Atelier Calder, Saché, France 2018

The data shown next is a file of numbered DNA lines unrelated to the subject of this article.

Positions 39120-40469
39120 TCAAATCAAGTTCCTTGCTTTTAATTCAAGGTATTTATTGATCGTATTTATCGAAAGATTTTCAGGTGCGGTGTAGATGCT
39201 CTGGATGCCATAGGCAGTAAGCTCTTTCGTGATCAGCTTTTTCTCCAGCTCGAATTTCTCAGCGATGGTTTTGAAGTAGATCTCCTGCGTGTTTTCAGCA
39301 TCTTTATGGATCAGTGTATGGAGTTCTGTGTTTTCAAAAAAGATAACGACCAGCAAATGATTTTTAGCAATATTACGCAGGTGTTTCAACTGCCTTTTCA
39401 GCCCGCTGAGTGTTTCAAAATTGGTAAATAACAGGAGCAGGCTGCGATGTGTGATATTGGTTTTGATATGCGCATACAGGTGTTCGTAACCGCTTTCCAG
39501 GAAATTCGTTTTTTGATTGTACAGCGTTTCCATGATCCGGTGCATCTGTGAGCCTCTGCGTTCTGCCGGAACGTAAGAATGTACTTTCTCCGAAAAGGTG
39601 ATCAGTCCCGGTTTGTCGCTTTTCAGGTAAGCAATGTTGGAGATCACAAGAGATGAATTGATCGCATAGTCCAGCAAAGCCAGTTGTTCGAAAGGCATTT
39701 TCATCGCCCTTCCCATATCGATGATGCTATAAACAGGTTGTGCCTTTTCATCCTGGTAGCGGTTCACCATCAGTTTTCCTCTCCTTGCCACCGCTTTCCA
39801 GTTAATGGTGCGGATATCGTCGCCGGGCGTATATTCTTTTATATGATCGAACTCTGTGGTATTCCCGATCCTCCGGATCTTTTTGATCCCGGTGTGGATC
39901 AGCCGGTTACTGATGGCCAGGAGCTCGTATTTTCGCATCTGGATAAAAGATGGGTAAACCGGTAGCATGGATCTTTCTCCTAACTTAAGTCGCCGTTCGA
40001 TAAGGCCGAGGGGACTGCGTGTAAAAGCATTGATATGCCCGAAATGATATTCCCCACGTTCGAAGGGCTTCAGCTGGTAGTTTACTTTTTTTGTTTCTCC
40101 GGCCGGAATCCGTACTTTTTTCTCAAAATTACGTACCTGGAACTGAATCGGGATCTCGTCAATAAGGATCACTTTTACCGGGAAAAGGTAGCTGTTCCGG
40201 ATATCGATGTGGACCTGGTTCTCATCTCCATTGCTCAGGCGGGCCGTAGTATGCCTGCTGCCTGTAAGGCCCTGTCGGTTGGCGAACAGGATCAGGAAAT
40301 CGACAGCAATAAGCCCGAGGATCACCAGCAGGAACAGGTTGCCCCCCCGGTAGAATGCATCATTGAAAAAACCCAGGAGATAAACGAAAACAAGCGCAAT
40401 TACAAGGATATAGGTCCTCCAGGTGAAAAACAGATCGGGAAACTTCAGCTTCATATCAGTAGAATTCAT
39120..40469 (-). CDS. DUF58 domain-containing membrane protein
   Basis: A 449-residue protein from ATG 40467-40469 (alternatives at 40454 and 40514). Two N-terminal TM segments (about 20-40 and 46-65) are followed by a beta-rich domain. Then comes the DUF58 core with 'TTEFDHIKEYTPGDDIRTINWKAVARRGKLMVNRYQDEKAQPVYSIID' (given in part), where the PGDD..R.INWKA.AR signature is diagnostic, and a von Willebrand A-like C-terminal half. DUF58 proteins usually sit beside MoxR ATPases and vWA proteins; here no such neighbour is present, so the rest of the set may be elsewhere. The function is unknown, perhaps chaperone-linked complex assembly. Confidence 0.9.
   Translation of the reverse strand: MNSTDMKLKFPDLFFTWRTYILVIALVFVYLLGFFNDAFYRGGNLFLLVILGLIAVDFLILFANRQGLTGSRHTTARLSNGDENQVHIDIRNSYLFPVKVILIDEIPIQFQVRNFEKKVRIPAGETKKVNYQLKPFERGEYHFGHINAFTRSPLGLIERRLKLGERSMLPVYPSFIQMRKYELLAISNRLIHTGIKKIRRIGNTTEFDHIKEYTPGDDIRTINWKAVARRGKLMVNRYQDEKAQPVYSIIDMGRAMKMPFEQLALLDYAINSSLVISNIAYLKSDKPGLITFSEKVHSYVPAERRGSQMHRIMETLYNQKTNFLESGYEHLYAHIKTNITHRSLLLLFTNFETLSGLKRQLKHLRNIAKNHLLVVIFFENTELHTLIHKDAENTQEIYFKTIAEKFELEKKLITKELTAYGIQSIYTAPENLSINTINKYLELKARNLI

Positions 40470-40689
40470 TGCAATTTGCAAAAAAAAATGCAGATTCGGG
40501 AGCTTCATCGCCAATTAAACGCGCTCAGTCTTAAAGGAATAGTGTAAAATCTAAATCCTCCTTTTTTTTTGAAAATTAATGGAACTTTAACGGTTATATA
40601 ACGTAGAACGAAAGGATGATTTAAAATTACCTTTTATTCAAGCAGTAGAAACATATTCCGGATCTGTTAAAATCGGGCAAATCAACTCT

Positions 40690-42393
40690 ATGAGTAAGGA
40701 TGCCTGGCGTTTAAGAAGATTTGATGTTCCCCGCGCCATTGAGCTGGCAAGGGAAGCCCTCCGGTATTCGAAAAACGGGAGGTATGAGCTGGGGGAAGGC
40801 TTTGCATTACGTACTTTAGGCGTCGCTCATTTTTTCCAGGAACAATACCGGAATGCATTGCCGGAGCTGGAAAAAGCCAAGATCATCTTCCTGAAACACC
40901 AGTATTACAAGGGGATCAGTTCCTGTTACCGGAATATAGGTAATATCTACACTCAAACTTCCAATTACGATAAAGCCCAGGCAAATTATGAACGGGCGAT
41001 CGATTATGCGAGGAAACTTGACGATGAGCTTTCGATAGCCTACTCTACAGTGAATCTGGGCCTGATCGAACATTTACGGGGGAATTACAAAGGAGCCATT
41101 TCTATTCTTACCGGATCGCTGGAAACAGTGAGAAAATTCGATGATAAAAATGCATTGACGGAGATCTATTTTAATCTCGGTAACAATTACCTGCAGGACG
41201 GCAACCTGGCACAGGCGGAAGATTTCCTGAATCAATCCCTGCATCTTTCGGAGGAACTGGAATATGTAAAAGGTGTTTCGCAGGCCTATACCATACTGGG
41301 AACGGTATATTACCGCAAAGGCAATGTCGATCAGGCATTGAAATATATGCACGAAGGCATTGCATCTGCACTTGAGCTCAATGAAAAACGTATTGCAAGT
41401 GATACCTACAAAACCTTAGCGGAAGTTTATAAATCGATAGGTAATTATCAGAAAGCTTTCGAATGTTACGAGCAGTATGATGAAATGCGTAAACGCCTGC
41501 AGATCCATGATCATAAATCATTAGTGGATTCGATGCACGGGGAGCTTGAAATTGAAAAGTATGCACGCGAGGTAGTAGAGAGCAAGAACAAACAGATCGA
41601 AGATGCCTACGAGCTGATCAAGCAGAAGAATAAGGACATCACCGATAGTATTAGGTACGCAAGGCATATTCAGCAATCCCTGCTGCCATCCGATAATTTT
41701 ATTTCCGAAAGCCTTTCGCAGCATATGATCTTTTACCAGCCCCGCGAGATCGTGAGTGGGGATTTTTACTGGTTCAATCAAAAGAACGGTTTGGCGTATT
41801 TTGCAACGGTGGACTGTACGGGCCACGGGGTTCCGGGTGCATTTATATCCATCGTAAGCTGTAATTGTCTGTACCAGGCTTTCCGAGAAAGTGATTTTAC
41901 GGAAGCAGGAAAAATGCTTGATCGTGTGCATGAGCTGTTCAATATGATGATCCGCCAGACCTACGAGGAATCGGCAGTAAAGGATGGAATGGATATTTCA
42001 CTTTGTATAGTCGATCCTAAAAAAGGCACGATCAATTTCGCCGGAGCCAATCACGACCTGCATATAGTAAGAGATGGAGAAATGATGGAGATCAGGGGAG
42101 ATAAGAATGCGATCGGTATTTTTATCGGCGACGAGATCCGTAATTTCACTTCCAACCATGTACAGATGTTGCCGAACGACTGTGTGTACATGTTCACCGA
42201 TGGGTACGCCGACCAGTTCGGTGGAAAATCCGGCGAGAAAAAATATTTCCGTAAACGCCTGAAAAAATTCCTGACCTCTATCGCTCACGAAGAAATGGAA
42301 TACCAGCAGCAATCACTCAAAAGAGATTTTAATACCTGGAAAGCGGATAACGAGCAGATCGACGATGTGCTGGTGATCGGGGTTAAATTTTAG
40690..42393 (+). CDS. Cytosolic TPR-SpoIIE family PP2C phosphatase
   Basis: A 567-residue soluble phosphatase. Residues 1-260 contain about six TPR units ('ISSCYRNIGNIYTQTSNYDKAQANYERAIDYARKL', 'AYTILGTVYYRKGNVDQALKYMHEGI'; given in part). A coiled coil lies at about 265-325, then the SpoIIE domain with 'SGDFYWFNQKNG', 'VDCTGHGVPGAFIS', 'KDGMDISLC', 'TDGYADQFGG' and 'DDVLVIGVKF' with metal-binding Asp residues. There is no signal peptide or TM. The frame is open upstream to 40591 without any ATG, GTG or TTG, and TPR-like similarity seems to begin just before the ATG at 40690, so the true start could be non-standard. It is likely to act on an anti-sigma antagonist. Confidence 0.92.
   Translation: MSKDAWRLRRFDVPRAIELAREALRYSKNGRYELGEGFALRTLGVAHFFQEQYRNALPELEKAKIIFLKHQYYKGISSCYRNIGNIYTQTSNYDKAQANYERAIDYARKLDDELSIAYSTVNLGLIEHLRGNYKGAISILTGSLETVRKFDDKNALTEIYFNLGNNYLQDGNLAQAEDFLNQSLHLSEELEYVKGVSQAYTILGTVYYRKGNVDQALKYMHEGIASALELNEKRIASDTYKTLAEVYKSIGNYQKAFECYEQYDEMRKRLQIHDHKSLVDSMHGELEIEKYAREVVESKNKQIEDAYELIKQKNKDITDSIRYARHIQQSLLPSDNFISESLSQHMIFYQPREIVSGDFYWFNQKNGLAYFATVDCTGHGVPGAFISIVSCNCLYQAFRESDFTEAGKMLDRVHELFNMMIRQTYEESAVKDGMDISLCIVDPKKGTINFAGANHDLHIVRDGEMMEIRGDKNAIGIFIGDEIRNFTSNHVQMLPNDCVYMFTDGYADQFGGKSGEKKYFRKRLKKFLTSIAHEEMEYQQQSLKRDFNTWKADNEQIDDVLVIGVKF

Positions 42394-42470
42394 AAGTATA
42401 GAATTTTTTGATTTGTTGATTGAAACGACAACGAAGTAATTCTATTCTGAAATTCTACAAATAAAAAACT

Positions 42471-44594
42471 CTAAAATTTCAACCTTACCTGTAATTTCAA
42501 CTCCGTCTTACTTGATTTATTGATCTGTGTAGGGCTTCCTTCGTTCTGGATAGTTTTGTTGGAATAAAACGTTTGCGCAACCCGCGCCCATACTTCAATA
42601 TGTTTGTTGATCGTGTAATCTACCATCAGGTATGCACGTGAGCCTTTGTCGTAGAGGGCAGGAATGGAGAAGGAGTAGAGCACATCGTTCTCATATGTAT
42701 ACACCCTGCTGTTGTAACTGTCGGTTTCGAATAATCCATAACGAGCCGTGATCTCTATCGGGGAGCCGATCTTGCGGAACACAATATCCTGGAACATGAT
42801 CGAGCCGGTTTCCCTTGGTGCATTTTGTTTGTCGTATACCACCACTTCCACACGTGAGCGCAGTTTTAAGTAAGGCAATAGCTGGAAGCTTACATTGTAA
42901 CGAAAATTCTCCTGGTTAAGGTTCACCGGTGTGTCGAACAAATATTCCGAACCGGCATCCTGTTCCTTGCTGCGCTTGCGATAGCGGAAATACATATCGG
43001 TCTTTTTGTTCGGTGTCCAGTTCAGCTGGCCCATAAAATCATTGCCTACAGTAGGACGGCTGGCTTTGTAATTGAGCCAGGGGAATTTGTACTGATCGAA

Wavering between shelters and textile wrapping, Totemic Sampler deals with a fundamental theme in architectural theory–the theme of its origins. The nomadic wooden structure is covered with a large patchwork of “sarapes”—pieces of Mexican fabric—whose motifs are mixed with those modernist motifs developed by the Bauhaus weaving workshops in the early 20th century. At that time, western interest in so-called “primitive” art, produced on a small scale by pre-industrialized cultures, was based on the idea that it was at once useful and artistically devised in accordance with basic and authentic social and spiritual beliefs. In addition, the traditional motifs of the sarapes are above all a language, because the embroidery samplers handed down from generation to generation are a distinctive family “signature” which, like a DNA code, links the individual to his/her social group (the clan). The “primitive” tent thus made by Borja is a mixture of these codes which are merged in such a way that it has become impossible to tell the modernist motifs apart from the traditional motifs. Forming a new language, this great “garment” thus offers the person it protects a pure geometric abstraction, detached from any totemic structure, and from any social and cultural origin.